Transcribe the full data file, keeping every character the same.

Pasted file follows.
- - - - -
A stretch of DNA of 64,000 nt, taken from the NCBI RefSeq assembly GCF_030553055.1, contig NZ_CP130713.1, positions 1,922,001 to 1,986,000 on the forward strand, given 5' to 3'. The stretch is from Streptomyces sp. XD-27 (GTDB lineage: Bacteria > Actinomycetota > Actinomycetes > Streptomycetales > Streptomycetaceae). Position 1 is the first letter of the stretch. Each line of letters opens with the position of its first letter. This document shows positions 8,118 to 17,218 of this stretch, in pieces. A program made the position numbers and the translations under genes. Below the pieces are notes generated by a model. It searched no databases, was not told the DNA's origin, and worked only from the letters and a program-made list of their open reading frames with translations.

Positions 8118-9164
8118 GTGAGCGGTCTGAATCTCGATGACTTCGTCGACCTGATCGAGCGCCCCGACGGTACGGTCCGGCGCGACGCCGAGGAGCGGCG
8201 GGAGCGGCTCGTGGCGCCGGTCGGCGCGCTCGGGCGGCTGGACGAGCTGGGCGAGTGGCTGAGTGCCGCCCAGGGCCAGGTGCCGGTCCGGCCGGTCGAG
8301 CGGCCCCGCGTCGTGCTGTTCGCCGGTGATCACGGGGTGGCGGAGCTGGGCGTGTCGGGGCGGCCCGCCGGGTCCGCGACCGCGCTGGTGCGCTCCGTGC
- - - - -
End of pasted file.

A stretch of DNA of 64,000 nt, taken from the NCBI RefSeq assembly GCF_030553055.1, contig NZ_CP130713.1, positions 1,922,001 to 1,986,000 on the forward strand, given 5' to 3'. The stretch is from Streptomyces sp. XD-27 (GTDB lineage: Bacteria > Actinomycetota > Actinomycetes > Streptomycetales > Streptomycetaceae). Position 1 is the first letter of the stretch. Each line of letters opens with the position of its first letter. This document shows positions 8,118 to 17,218 of this stretch, in pieces. A program made the position numbers and the translations under genes. Below the pieces are notes generated by a model. It searched no databases, was not told the DNA's origin, and worked only from the letters and a program-made list of their open reading frames with translations.

Positions 8118-9164
8118 GTGAGCGGTCTGAATCTCGATGACTTCGTCGACCTGATCGAGCGCCCCGACGGTACGGTCCGGCGCGACGCCGAGGAGCGGCG
8201 GGAGCGGCTCGTGGCGCCGGTCGGCGCGCTCGGGCGGCTGGACGAGCTGGGCGAGTGGCTGAGTGCCGCCCAGGGCCAGGTGCCGGTCCGGCCGGTCGAG
8301 CGGCCCCGCGTCGTGCTGTTCGCCGGTGATCACGGGGTGGCGGAGCTGGGCGTGTCGGGGCGGCCCGCCGGGTCCGCGACCGCGCTGGTGCGCTCCGTGC